• Spending on education and on furniture & household utensils slid by 9.9% and by 8.4% respectively, however.
  • There were also declines in spending on medical care (-7.0%), fuel, light, & water charges (-5.9%), and housing (-1.7%).

The Japanese Yen moved from ¥109.835 to ¥109.827 upon release of the figures. At the time of writing, the Japanese Yen was up by 0.08% to ¥109.770 against the U.S Dollar.

From China

Trade data was in focus this morning.

In August, China’s USD trade surplus widened from US$56.59bn to US$58.35bn. Economists had forecast a narrowing to US$51.05bn.

  • Imports increased by 33.1%, year-on-year, versus a forecasted 26.8%. In July, imports had been up by 28.1% year-on-year.
  • Exports were up by 25.6%, year-on-year, versus a forecasted 17.1%. In June, exports had been up 19.3% year-on-year.

The Aussie Dollar moved from $0.74484 to $0.74441 upon release of the figures. At the time of writing, the Aussie Dollar was flat at $0.7439.

Elsewhere

The Kiwi Dollar was up by 0.01% to $0.7137.

The Day Ahead

For the EUR

It’s a busy day ahead on the economic data front.  German industrial production figures are due out along with 2nd quarter GDP numbers for the Eurozone.

ZEW Economic Sentiment figures for Germany and the Eurozone will also influence.

At the time of writing, the EUR was up by 0.08% to $1.1880.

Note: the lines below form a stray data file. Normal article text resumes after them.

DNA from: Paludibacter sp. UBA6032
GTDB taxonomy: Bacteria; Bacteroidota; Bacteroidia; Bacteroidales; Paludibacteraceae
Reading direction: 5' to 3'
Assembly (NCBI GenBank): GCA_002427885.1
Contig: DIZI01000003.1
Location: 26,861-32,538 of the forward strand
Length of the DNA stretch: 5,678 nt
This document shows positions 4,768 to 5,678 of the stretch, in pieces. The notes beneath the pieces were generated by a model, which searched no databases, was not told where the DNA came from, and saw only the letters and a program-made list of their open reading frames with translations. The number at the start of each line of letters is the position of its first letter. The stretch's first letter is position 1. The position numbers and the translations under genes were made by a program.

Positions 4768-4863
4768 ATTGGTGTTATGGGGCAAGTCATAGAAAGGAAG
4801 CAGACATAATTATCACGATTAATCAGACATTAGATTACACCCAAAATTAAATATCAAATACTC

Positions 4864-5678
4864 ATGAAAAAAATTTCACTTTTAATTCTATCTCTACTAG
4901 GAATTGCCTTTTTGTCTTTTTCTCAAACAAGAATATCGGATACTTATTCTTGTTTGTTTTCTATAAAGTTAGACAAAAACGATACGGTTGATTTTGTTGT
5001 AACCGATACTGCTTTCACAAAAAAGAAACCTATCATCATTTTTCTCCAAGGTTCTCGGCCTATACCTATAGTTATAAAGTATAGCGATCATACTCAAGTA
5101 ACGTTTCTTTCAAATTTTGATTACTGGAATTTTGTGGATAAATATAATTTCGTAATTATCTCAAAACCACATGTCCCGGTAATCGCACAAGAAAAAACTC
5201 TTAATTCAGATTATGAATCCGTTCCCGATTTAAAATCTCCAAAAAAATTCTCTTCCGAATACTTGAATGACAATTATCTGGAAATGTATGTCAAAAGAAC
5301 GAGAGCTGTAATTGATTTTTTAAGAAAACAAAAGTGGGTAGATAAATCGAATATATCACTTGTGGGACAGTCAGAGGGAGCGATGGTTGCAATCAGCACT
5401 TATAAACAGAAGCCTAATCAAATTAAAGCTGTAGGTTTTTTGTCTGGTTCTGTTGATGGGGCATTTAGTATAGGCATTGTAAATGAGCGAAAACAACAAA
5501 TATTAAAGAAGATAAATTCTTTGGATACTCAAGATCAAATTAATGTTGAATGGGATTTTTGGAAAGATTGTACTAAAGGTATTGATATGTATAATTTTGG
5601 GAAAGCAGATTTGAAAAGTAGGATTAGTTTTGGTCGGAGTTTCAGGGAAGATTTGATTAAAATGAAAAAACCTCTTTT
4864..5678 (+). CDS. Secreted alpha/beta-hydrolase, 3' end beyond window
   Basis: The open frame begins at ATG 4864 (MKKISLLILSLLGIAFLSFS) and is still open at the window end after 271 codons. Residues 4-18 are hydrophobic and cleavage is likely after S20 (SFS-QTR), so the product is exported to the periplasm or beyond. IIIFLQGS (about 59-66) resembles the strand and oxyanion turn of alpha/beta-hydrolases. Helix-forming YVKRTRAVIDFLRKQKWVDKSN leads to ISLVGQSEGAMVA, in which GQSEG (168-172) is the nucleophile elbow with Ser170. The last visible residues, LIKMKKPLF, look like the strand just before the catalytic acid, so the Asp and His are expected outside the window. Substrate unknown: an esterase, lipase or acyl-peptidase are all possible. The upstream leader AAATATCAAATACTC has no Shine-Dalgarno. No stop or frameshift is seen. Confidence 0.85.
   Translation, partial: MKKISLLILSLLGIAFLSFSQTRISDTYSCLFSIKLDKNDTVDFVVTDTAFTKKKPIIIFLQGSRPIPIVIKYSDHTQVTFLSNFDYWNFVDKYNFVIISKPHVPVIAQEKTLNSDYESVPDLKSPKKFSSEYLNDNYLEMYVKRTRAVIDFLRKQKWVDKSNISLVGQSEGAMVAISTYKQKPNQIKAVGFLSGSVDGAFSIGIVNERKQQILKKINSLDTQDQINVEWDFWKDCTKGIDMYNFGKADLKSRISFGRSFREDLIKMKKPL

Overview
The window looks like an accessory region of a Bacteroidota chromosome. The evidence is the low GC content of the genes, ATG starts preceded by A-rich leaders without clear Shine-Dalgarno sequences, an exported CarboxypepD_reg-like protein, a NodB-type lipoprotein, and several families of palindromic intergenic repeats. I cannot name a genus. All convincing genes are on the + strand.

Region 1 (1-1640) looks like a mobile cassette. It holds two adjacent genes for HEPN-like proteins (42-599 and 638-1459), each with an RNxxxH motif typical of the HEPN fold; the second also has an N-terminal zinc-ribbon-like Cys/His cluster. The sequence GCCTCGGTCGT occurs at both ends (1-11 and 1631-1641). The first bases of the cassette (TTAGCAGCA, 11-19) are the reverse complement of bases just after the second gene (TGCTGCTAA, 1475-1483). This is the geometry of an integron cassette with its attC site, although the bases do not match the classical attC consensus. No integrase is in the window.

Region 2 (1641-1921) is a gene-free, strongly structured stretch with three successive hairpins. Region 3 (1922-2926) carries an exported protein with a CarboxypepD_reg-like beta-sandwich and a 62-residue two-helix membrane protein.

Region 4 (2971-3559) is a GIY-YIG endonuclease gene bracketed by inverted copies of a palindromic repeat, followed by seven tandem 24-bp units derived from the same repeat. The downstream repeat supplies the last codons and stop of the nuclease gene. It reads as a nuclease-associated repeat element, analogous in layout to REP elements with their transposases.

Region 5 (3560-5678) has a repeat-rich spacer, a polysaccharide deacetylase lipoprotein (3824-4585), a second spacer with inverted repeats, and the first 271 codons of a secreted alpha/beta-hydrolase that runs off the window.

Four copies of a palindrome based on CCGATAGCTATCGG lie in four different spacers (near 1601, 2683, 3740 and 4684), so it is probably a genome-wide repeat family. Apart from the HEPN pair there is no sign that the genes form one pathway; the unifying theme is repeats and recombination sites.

For the Pound

It’s a quiet day ahead on the economic calendar. Housing sector numbers for August are due out that will likely have a muted impact on the Pound.

Earlier in the day, BRC Retail Sales Monitor increased by 1.5%, year-on-year, in August. In July, the Monitor had been up by 4.7%.

At the time of writing, the Pound was up by 0.09% to $1.3850.

Across the Pond

There are no stats due out of the U.S to provide the markets with direction following the Labor Day holiday.

At the time of writing, the U.S Dollar Spot Index was up by 0.09% to 92.118.

For the Loonie

There are also no stats due out of Canada following the Labor Day holiday. The lack of stats will leave the Loonie in the hands of market risk sentiment and crude oil prices, with China’s trade data likely to set the tone.

At the time of writing, the Loonie was up by 0.06% to C$1.2526 against the U.S Dollar.

For a look at all of today’s economic events, check out our economic calendar.

September 7th 2021: AUD/USD Eyeing Possible Test of H4 Decision Point at $0.7393-0.7410

Charts: Trading View

EUR/USD:

Monthly timeframe:

(Technical change on this timeframe is often limited, though serves as guidance to potential longer-term moves)

South of ascending support-turned resistance, taken from the low $1.1641, June’s 3.0 percent loss persuaded EUR/USD to retest support from $1.1857-1.1352. A bullish revival shines light on 2021 peaks at $1.2349.

Month to date, September trades 0.5 percent higher.